Your life is not an episode of Skins. Things will never look quite as good as they do in a faded, sun - drenched Polaroid; your days are not an editorial from Lula. Your life is not a Sofia Coppola movie, or a Chuck Palahniuk novel, or a Charles Bukowski poem. Grace Coddington isn’t your creative director. Bon Iver and Joy Division don’t play softly in the background at appropriate moments. Your hysterical teenage diary isn’t a work of art. Your room probably isn’t Selby material. Your life isn’t a Tumblr screencap. Every word that comes out of your mouth will not be beautiful and poignant, infinitely quotable.
Your pain will not be pretty. Crying till you vomit is always shit.
You cannot romanticize hurt.
You will have homework, and hangovers and bad hair days. The train being late won’t lead to any fateful encounters, it will make you late. Sometimes your work will suck. Sometimes you will suck. Far too often, everything will suck - and not in a Wes Anderson kind of way.
And there is no divine consolation - only the knowledge that we will hopefully experience the full spectrum - and that sometimes, just sometimes, life will feel like a Coppola film.
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Anger, that beautiful daughter of hope, demands action. Anger changes things. It seeks to correct the injustice that offendedness merely wants to savor. Anger sees injustice and tries to rip it out at the root. Offendedness looks at injustice the way a oenophile looks at a nice bottle of Chianti — wanting to preserve it in the cellar with the rest of the well-stocked, impeccably organized collection so that one day it might be taken out and enjoyed, swirled on the tongue to luxuriate in every piquant note of flavor.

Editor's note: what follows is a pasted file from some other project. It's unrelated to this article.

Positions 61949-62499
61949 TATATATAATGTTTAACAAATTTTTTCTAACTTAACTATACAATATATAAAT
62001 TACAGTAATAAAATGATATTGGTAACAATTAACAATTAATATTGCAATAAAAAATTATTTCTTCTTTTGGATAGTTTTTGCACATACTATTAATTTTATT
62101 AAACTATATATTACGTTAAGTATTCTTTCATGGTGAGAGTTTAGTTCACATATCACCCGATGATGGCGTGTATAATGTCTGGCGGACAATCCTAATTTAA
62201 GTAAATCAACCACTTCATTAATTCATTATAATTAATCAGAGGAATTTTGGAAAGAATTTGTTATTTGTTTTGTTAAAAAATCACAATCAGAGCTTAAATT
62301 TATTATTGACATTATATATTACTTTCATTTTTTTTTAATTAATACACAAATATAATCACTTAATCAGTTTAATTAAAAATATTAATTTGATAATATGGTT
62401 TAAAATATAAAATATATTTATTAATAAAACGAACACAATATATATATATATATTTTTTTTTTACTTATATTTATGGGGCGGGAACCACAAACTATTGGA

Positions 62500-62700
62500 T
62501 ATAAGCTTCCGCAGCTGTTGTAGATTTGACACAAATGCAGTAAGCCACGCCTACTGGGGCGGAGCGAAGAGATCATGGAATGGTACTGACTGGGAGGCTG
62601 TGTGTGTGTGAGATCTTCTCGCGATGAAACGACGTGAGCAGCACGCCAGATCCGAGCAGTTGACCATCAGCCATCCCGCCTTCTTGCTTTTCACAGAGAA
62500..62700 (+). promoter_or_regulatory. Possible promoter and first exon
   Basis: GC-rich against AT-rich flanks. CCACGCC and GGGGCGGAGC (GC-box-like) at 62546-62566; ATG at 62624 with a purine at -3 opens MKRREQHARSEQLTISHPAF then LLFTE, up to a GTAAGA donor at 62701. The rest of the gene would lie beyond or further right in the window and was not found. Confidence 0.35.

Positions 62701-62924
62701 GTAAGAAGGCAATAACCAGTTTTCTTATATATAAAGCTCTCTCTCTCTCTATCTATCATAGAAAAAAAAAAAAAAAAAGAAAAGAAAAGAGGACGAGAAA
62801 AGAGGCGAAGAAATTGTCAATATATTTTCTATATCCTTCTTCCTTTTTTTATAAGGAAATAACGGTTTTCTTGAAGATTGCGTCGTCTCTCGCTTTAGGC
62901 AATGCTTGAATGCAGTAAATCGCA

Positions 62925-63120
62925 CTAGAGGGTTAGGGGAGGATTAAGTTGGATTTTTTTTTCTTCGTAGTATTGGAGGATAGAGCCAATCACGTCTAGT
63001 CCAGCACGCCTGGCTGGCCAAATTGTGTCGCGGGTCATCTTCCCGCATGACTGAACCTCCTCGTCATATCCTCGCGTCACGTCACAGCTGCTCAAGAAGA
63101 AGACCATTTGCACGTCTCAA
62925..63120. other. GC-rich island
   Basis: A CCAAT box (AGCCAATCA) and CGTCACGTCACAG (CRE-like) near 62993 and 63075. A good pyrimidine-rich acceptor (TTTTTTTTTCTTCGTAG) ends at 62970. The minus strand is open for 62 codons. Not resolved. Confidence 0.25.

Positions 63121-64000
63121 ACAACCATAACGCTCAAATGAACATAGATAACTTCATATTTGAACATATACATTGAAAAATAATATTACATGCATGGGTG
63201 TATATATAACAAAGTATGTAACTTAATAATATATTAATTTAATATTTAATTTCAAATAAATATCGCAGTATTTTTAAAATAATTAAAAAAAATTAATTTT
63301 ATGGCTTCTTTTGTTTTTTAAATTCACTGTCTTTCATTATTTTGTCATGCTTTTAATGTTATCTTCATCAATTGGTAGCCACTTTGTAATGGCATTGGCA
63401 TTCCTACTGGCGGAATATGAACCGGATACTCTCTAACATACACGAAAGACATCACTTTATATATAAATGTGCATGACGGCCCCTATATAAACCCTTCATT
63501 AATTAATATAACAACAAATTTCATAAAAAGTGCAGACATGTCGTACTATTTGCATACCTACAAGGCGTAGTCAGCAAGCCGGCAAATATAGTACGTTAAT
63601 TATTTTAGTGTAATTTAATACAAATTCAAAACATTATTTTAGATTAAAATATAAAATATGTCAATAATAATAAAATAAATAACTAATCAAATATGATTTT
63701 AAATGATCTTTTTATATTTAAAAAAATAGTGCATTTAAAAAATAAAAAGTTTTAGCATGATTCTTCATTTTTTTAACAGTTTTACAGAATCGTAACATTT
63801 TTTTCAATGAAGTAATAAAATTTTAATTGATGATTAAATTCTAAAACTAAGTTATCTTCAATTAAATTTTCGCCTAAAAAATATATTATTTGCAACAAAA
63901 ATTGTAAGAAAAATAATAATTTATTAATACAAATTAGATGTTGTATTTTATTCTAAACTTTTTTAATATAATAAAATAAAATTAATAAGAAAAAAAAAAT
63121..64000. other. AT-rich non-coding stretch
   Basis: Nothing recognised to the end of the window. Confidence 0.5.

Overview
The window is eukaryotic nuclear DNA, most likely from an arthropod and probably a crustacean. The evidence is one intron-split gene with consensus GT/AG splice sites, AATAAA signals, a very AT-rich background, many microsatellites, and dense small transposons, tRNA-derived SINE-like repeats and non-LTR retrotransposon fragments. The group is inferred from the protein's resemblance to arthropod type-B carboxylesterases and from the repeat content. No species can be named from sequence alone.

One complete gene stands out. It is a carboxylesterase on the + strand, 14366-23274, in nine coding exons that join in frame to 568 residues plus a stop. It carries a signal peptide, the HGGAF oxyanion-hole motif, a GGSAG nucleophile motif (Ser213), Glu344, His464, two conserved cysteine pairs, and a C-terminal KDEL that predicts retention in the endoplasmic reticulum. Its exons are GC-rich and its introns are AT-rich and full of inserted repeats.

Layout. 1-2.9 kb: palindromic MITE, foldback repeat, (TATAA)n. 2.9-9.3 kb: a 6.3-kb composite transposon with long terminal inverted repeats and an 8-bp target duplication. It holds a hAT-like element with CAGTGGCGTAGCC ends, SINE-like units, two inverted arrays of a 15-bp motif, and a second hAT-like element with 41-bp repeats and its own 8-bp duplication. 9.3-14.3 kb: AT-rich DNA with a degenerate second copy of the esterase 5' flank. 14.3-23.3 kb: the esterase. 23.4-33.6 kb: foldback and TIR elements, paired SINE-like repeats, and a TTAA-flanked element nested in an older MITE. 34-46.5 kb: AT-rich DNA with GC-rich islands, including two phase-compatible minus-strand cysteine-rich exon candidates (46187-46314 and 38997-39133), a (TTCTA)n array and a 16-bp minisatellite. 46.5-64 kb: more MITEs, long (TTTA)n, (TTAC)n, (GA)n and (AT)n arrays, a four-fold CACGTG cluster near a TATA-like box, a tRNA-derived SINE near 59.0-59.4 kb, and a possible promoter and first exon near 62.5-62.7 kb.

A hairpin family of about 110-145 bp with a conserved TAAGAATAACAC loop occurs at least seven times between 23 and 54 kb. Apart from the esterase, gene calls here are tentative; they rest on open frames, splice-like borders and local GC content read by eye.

Rules of High School.
Thankfully, ‘befriend the nerds’ was one they followed at my school. Don’t know what I would have done otherwise. :)
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If we believe that all humans are both intrinsically valuable and intrinsically fallible, then we are compelled to be tolerant of others in recognition of their worth and dignity and of our own humble and partial and likely flawed perspective.
There are two ways to escape suffering it. The first is easy for many: accept the inferno and become such a part of it that you can no longer see it. The second is risky and demands constant vigilance and apprehension: seek and learn to recognize who and what, in the midst of the inferno, are not inferno, then make them endure, give them space.